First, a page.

Like culturgrrl, I don't think Walmart's treatment of its employees (which Ira Stoll defends) is something the family can be particularly proud of, as lawsuits over gender discrimination and other issues attest. And the philanthropy of the Walton Foundation includes dollars to class-dividing charter schools, whose uneven education and promotion of segregation supporters turn a blind eye to.
You can't blame Goldberg for pointing out the obscenity in the Walton wealth and desire that Walmart would pay its employees enough that they didn't have to be on the public dole to make ends meet. But hey, those of us who love the museum are conflicted enough, already!
Here's the deal: This "moral tragedy" has brought a lot of joy to the people of Bentonville and Arkansas. It will bring more, as Pat and Willard Walker largesse brings in the kiddos to see Thomas Eakins, Alexander Calder and Dan Flavin. It was even the attitude of two women I spoke to at the opening that the Crystal Bridges is their museum, because they shop at Walmart. "We built it," they told me, without a trace of resentment. Are they slaves talking about the pyramids? If the slaves were proud of their handiwork and brought their kids to see it, maybe so. But should you shake a finger at them and tell them to they ought to know better than enjoy a museum built by ubercapitalists?
Goldberg blasts Crystal Bridges as "a compelling symbol of the chasm between the richest Americans and everyone else." I see it, instead, as "a compelling symbol" of the benefits of making our nation's cultural riches available to all...including Wal-Mart's workers, should they ever choose to make a visit.
So weigh in here, Candy fans.
Shea Hembrey, whom you've read about here, was featured in the New York Times Magazine published yesterday. The Times looked at Hembrey's book "Seek," which purports to be a biennial catalog of work by 100 artists — including "the artist Mart Meyer, who lives in Dallas and photographs what he sees almost moment by moment" and "Chinese artist Ju Hu, who created a large-scale work examining the “malleable flow of time” as he camped out in an autumnal forest and tried to tape every fallen leaf back onto its tree" — all of whom are a creation of Hembrey. The Times describes the artist, who now lives in New Jersey, thusly:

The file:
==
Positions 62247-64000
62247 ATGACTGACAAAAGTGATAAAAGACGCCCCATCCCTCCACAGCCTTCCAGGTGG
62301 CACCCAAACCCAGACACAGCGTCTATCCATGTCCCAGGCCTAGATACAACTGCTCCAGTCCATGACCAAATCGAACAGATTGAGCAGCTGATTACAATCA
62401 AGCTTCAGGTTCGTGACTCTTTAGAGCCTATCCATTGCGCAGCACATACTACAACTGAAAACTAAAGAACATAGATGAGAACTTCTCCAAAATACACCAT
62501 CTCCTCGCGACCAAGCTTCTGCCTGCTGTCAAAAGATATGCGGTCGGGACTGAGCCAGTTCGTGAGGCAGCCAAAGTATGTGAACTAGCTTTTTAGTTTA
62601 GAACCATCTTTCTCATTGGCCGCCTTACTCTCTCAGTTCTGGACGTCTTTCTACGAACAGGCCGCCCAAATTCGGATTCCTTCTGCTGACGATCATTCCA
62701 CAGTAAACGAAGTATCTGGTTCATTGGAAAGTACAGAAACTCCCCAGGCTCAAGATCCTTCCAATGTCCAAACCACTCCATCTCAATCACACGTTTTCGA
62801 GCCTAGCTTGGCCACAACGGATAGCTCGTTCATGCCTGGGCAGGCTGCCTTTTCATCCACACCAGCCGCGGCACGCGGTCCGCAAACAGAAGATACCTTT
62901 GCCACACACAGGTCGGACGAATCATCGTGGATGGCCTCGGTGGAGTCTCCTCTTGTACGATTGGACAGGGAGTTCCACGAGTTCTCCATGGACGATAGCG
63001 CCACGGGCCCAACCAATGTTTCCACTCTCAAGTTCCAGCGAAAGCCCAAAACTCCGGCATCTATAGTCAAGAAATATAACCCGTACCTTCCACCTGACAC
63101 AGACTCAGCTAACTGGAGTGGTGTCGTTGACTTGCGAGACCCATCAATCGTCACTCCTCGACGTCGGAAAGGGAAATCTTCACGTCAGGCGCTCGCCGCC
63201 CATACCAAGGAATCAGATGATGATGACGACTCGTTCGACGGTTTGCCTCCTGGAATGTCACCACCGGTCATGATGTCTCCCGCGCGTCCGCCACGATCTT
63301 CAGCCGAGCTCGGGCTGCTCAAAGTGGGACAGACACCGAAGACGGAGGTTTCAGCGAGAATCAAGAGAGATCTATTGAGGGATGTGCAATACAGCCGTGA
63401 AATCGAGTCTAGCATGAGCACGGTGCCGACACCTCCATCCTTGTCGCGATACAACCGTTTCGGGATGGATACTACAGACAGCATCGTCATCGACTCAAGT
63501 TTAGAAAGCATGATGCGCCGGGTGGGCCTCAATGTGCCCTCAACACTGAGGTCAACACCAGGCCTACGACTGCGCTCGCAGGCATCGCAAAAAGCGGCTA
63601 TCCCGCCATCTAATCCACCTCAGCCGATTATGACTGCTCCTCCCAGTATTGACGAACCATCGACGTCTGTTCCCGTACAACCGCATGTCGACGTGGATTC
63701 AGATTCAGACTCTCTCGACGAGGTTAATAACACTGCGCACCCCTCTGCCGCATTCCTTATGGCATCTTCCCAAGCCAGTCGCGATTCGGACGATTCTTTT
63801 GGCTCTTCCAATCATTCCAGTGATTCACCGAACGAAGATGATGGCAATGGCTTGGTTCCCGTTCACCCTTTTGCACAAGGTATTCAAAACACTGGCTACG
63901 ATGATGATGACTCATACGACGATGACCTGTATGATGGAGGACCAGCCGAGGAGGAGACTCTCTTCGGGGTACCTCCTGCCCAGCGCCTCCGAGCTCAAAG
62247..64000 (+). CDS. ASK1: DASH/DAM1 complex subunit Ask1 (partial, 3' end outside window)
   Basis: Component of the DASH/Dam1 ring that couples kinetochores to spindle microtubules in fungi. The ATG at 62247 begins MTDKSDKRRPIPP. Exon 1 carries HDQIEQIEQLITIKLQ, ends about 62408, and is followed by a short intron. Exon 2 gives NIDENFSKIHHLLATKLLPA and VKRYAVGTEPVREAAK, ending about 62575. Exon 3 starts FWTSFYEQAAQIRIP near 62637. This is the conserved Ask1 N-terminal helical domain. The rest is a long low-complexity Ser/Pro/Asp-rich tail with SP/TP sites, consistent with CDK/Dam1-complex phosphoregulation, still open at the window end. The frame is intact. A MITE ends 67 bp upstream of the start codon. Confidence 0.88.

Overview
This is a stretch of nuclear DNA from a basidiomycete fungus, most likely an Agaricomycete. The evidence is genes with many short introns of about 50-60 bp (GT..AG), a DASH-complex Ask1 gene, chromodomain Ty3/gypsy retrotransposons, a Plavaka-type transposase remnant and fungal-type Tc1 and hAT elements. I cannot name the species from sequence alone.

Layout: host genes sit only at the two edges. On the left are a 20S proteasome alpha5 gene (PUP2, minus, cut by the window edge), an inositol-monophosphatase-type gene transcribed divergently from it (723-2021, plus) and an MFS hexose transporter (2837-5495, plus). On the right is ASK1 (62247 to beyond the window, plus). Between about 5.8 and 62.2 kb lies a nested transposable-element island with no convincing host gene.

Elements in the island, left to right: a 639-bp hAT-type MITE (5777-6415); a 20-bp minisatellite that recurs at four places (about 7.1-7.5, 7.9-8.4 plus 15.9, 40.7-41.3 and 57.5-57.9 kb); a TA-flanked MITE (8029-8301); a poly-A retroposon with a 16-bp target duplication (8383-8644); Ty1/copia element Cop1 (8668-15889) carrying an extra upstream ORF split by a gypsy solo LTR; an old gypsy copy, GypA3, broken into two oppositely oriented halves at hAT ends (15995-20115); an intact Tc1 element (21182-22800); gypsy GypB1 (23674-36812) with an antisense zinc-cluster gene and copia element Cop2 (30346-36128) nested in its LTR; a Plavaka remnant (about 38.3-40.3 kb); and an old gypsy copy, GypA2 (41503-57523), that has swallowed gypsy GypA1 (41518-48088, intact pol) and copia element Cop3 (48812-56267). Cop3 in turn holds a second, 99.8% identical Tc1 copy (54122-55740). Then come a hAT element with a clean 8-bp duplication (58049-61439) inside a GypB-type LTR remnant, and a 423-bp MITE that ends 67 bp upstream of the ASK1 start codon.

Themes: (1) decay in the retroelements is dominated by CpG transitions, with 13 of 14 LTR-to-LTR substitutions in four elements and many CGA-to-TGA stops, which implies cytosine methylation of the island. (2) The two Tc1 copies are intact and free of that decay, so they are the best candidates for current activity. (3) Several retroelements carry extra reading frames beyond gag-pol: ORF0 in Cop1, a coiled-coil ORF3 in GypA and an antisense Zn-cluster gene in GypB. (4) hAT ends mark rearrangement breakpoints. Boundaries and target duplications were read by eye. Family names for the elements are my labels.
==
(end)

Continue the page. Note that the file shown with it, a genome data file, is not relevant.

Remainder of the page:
Hembrey is a gentle presence. He speaks in a soft Southern drawl and tells looping stories involving things like tornadoes, all-terrain vehicles and wandering armadillos, mostly originating in his hometown, Hickory Grove, Ark., which at last count had a population of 129. He will, when the moment calls for it, shout a thoroughly unironic “Go-llleee!” His mother is a hairdresser, his sister an Army wife and his father recently retired after a long career as a factory worker. Hembrey, who has two master’s degrees in studio art and keeps his toenails painted a glimmering shade of silver, can seem both folksy and ethereal at the same time.
Hembrey, 37, explained his work on the "biennial" on TED in March; see the video here.
California-based and Little Rock-born artist Jill Storthz is showing woodblock prints on Saturday night at 1300 Main St., in first floor of the building formerly occupied by Juanita's and on the verge of being occupied by the Oxford American Magazine.
Storthz, 33, is a graduate of the School of the Art Institute of Chicago. The above example of her work is from her website; not promising you'll be able to grab it up at tomorrow night's show.
An Arkansas-style disclosure: Jill is the daughter of my former sister-in-law's brother. But that's not why I'm blogging her! Hers is a unique style: Check out more of it here.
Continuing at Greg Thompson Fine Art: Wood sculpture and painting by Robyn Horn and new paintings by Dolores Justus, fine artists who are experimenting with new ways of making art. Argenta ArtWalk reception tonight from 5-8 p.m.
Ketz Gallery opens an exhibition of 20 recent paintings by the uninominated artist Sulac at the Argenta ArtWalk reception from 5-8 p.m. The artist, who works in paint and collage, will be at the reception.
Along with Sulac's will be work by the 30 gallery artists. Holiday desserts and beverages tonight at the gallery, 705 Main St. in North Little Rock.
The best of the best Arkansas League of Artists works, as judged by sculptor Bryan Massey Sr., will be on exhibit tomorrow night at Thea and Audrey Dean Kelley will perform holiday music.
Also on tap: the release of "A Rain Falling Star: Thea's Journal," writings by the Thea Leopoulos, the young woman whose tragic death in a car accident inspired her family to create the Thea Foundation. All proceeds from sale of the book benefit the Thea Foundation (paper $15, cloth $30).
The event runs 5:30 p.m. to 8 p.m. as part of Argenta ArtWalk.
UALR's department of applied design — the woodworkers, silversmiths, etc. — are having a silent auction and sale today at the department next to Big Lots in the shopping center at the intersection of Asher and University. There will also be a raffle for items by Mia Hall and David Clemons. Here's the flyer, for a little visual stimulation: